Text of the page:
My fantasy series is called ‘The Weapon Takers Saga’. The general meaning of the title references the quest that the heroes take on, to find and ‘take’ the seven weapons of Madria. I thought it might be enlightening to explain what the word ‘weapontake’ means in a more specific, historical sense.
I begin the final book of the series with an epigraph from Tolkien’s Return of the King:
‘The king with his guard and Merry at his side passed down from the gate of the Burg to where the Riders were assembling on the green. Many were already mounted. It would be a great company; for the king was leaving only a small garrison in the Burg, and all who could be spared were riding to the weapontake at Edoras.’
The meaning Tolkien uses here is derived from a Viking term – vapnatak – for a meeting where weapons are taken. This could be seen as a muster of the fighting men from a particular region; or perhaps a meeting where the brandishing of a weapon entitles you to have a vote or say in the outcome of a legal dispute.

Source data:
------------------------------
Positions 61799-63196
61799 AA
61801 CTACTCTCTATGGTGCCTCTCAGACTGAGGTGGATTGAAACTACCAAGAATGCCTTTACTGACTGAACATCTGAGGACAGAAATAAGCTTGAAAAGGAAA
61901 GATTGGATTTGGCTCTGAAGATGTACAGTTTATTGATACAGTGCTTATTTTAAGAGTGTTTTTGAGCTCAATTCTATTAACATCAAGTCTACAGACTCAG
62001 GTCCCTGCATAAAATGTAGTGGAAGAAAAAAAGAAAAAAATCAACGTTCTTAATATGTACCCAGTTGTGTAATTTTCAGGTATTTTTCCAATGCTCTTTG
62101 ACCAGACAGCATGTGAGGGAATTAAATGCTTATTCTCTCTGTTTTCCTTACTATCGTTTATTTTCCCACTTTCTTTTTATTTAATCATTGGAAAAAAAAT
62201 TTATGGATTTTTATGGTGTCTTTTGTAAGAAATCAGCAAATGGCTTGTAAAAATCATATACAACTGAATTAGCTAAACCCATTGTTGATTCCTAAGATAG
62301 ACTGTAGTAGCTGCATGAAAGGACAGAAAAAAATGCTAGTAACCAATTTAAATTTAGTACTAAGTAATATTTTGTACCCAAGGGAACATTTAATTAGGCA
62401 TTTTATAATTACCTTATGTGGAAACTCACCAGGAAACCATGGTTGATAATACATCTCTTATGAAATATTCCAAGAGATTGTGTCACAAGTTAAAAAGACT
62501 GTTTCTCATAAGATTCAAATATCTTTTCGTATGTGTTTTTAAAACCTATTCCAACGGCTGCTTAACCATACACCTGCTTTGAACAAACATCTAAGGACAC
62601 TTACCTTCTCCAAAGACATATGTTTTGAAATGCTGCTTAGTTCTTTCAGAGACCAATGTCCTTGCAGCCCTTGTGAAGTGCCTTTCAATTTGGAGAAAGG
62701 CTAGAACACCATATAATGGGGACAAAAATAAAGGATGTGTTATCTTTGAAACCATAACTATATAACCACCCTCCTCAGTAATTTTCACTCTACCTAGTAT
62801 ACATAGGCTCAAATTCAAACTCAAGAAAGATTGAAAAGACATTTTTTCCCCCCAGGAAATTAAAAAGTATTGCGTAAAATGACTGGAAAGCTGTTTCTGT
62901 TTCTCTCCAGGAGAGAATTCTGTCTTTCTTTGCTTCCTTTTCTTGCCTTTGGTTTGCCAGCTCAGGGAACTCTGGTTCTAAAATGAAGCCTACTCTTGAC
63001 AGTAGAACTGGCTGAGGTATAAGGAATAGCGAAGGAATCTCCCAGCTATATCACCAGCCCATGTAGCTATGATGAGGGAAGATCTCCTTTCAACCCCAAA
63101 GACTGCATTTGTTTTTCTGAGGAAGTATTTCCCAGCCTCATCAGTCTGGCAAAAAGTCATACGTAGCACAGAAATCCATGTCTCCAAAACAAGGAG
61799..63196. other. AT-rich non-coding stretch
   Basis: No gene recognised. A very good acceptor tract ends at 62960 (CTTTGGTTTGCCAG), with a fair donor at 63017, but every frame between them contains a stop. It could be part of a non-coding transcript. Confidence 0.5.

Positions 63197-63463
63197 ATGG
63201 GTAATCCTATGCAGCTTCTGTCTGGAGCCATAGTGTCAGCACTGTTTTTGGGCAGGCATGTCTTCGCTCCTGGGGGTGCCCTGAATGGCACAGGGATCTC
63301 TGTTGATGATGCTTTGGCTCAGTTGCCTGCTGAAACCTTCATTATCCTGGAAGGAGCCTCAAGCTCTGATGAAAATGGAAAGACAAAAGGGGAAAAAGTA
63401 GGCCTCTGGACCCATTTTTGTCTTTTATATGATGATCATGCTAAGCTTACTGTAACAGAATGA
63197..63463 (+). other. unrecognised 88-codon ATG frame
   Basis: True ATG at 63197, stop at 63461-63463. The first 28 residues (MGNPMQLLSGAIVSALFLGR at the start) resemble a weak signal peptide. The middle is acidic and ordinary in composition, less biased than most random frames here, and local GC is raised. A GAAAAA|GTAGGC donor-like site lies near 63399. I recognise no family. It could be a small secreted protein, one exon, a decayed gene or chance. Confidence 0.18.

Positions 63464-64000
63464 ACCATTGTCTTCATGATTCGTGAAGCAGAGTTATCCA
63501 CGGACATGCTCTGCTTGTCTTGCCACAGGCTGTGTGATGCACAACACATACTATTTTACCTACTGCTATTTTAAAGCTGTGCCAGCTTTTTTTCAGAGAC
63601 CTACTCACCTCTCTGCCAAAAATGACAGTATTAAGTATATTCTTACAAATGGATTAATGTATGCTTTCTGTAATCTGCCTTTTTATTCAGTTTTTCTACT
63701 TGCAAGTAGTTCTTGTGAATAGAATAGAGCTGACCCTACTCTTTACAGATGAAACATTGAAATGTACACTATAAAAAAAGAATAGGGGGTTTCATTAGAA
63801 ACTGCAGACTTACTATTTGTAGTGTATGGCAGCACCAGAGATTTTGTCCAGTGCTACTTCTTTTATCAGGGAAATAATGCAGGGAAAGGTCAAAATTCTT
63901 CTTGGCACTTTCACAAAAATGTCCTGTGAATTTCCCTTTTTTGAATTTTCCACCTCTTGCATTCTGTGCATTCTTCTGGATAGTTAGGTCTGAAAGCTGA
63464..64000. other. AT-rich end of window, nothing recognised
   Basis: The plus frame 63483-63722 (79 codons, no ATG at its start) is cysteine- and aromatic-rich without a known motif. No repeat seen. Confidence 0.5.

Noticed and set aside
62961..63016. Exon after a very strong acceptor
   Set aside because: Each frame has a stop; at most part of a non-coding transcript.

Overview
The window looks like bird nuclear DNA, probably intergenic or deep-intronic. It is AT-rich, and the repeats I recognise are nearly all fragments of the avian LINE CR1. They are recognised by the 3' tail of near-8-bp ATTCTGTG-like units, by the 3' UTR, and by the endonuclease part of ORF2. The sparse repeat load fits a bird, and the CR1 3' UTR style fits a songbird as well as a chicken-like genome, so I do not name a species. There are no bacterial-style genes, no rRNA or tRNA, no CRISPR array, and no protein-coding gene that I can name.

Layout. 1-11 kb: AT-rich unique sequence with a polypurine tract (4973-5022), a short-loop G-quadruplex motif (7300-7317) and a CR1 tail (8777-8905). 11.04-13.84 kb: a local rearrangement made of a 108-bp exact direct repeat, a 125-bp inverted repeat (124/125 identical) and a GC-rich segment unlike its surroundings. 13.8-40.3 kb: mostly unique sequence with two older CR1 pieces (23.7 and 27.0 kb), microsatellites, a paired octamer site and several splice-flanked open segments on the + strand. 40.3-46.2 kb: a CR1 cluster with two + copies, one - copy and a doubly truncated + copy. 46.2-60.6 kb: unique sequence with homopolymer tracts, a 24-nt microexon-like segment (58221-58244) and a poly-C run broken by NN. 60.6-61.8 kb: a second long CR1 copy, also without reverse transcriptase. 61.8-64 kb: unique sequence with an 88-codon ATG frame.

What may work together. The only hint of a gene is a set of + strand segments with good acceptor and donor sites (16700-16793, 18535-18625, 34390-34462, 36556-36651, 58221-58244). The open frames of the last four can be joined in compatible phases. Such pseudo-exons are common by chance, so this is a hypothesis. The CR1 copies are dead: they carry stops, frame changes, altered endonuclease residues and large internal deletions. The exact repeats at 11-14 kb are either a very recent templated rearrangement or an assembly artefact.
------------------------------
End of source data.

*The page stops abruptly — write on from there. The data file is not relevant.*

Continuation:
The term survives to this day as a unit of administration in those parts of England that were heavily influenced by Viking settlers and rulers – Yorkshire and the Five Boroughs, known as the Danelaw. In this region, counties were subdivided into wapentakes, whereas in the rest of England the term used was hundreds. Whether in wapentake or hundred, the people of the area would gather at a local landmark, such as a river crossing or large tree. Here they would discuss issues that affected them and be addressed by the representatives of the government of the day – be it Viking warlord or English bishop.
Well, I hope this little lesson is of interest to those who enjoy language and history, as well as helping readers of my series understand the use of the word, and the reason behind my choice of epigraph.